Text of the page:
Generation and migration of hydrocarbons in the Maracaibo basin, Venezuela: An integrated basin study.
Authors: Suhas Talukdar, Oswaldo Gallango, Marcel Chin-A-Lien,
Published in Advances in Organic Geochemistry, 1985, Part I, Petroleum Geochemistry – Proceedings of the 12th International Meeting on Organic Geochemistry. Jülich, Germany, 16-20 september 1985. Page 261 – 280.
A landmark publication, novel in 1985.
Integrating all previous studies, done by the other international companies (pre-nationalisation) and affiliates of Petroleos de Venezuela.
With our own new investigations and developed insights.
On petroleum geology, generation, migration, well and basin modelling; organic geochemistry, biomarkers, steranes, terpanes, demethylated hopanes C29; oil-oil, oil-source rock correlations and exploration and production.
It was based on 2 years of applied research. Has evolved into a classic reference on Maracaibo Basin, with a respectable citation index (160 Google Scholar citations).
Our scientific guide and friend during this study was prof.dr. John M. Hunt (1919-2005) from Woods Hole Oceanographic Institution, Massachusetts, M.I.T., USA.
Pioneer and writer of the classic reference textbooks Petroleum Geochemistry and Geology, 1979 and 1996. Our study, article and findings on generation, migration and accumulation were also used and included in his 1996 updated book.
John, thank you so much for your mentorship and superb scientific guidance while unveiling us the secrets of petroleum geochemistry, during 1982 – 1984.
Also for revising the 400 pages of our original report:
” This looks and it weighs as a very fat Ph.D. thesis, to revise ” was your first astonished remark.
” John, no problem, we will book you another week in your favourite Tamanaco hotel, we replied “, somewhat surprised.
For sculpturing, brainwashing and transforming our mindsets ?
Into integrated petroleum explorationists – basin modellers – organic geochemistry – generation – migration professionals: becoming better explorationists.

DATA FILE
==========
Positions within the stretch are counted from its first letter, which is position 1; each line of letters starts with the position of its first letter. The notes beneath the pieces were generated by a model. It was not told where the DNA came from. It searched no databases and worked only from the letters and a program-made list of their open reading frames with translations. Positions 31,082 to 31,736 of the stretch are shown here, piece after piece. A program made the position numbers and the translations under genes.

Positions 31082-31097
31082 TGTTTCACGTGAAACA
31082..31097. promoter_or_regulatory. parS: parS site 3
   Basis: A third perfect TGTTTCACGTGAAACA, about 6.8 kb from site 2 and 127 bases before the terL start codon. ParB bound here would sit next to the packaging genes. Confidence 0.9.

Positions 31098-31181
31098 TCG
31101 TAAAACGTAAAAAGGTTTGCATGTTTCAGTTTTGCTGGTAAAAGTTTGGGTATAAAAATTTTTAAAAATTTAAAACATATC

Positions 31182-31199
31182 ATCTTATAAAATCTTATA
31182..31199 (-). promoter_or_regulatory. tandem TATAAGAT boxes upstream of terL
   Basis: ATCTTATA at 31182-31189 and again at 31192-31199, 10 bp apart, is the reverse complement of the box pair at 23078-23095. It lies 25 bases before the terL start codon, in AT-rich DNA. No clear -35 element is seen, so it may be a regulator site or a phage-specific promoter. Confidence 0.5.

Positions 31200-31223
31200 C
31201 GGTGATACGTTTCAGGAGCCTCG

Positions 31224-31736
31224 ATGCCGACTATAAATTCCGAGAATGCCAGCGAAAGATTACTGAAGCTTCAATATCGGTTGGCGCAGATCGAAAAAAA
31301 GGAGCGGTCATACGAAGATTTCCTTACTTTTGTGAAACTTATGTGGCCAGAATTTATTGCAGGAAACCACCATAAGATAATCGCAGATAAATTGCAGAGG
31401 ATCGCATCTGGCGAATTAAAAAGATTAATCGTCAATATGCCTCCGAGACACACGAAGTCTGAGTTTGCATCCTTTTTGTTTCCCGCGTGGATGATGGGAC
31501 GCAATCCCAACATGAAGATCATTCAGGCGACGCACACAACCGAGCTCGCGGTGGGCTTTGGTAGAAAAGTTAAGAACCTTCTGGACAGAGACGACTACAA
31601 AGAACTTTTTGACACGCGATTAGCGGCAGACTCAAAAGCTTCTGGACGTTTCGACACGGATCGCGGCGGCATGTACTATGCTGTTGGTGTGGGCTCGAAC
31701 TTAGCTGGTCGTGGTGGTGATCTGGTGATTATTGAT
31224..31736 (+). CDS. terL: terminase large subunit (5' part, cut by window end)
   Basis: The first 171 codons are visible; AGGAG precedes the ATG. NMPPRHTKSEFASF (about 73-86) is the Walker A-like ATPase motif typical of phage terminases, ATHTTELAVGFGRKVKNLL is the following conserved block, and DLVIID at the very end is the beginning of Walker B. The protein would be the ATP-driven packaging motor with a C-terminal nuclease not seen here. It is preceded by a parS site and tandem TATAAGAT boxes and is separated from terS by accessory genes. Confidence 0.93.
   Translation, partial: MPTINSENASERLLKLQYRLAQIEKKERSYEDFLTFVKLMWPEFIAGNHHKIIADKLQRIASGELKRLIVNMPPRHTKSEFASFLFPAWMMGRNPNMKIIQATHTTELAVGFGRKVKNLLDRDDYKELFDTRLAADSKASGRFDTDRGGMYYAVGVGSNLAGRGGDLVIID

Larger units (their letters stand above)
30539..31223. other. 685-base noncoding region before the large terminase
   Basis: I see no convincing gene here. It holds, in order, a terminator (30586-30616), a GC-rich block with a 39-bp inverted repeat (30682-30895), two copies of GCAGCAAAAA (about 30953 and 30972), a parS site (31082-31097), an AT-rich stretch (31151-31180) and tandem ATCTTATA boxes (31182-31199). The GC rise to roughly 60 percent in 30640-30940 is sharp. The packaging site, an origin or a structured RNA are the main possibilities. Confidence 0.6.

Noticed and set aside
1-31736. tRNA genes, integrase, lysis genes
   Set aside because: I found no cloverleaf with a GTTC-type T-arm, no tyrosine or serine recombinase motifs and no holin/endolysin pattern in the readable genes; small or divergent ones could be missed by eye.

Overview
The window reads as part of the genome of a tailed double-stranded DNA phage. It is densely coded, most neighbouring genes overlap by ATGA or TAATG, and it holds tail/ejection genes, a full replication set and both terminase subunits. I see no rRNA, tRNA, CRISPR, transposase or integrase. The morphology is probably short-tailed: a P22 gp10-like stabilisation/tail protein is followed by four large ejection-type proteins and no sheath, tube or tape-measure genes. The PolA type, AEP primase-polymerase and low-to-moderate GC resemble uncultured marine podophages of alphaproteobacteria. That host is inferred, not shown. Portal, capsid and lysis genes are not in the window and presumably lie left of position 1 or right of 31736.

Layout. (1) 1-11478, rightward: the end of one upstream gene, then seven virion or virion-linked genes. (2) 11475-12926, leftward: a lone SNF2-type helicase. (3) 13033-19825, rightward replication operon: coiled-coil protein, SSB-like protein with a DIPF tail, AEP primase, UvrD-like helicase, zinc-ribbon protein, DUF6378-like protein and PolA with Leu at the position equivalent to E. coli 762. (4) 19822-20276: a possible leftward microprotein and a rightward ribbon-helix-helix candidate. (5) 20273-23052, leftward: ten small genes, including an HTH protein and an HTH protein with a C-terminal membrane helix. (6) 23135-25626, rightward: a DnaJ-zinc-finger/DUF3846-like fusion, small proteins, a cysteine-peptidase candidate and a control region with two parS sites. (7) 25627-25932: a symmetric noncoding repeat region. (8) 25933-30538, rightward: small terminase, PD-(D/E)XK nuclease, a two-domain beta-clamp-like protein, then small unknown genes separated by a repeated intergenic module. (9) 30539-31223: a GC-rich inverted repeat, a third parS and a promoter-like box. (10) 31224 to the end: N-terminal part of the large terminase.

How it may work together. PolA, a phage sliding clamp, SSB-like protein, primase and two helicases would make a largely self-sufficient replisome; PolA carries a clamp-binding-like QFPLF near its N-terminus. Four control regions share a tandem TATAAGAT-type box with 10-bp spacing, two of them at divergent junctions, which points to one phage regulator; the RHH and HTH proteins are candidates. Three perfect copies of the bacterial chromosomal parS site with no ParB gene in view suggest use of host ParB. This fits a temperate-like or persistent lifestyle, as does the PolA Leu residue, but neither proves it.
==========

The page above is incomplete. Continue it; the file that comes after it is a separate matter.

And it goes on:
Thank you !
The history of hydrocarbon generation and migration in the Maracaibo Basin, Venezuela, is closely related to its stratigraphic, structural and tectonic evolution during the Cretaceous and Cenozoic times. Geochemical evaluation of the possible source rocks within the Cretaceous and the Tertiary sequences indicates that the argillaceous limestones and calcareous shales of the La Luna Formation (Cenomanian-Coniacian) are the most important source rocks in the basin. These rocks contain organic carbon ranging from 1.5 to 9.6% (c. original TOC 2.5–10.8%), have fluorescent amorphous marine, type II organic matter (oil prone) and have in the immature stage a H-index of 700 mg HC/g TOC and a H/C ratio of 1.5. The beginning of the oil window in these rocks occurs at a relatively low thermal maturity (Lopatin TTI about 10) and the peak of oil generation corresponds to a TTI value of 35.
Geochemistry of oils from the different reservoirs (Cretaceous, Paleocene, Eocene and Miocene beds), and oil-oil and oil-source rock correlation studies based on biomarkers have identified three genetic types of oil in the basin: a marine type essentially derived from the La Luna source, a terrestrial type possibly originating either from the Cretaceous Lisure shales or the Paleocene shales, and a third type derived from the mixing of the first two types. The marine type oil is distributed extensively throughout the basin whereas the terrestrial as well as the mixed marine and terrestrial types are found only in the southwestern part of the basin. The marine type oils have been further subdivided based on their alteration and maturity.
Reconstruction of the hydrocarbon generating areas at different geological times using TTI-maturity diagrams indicates that the generation of oil and gas in the basin took place during two periods; the first phase occured during the Middle to Upper Eocene times in the northeastern part of the basin, while the second phase occured during the Upper Miocene to Recent times in the central, western and southern parts of the basin.
Based on organic geochemical and sedimentological characteristics, it is proposed that primary migration of oil from the La Luna source rocks took place by expulsion of hydrocarbons through abundant microfractures developed by the pore fluid overpressure during hydrocarbon generation. Mass balance considerations suggest that the expulsion probably occurred as a hydrocarbon single phase and the expulsion efficiency for oil in La Luna source rocks should have been very high (30–50%).
Taking into consideration the development of oil and gas kitchens through time, the paleostructures at the time of hydrocarbon generation, and the characteristics of oils, the migration history of the oil and gas generated from the La Luna source has been outlined. Mixing of oils, derived at different times (Eocene and Miocene-Recent) from the La Luna source of different areas, appeared to have taken place in Block IV, Block 11, Lago-Lamar, Motatan and Bolivar Coastal fields.
generation of petroleummigration of petroleumintegrated basin studyMaracaibo BasinLa Luna source rocksoil-oil and oil-source rock correlationTTI maturity modellingexpulsion of hydrocarbonsexpulsion efficiency
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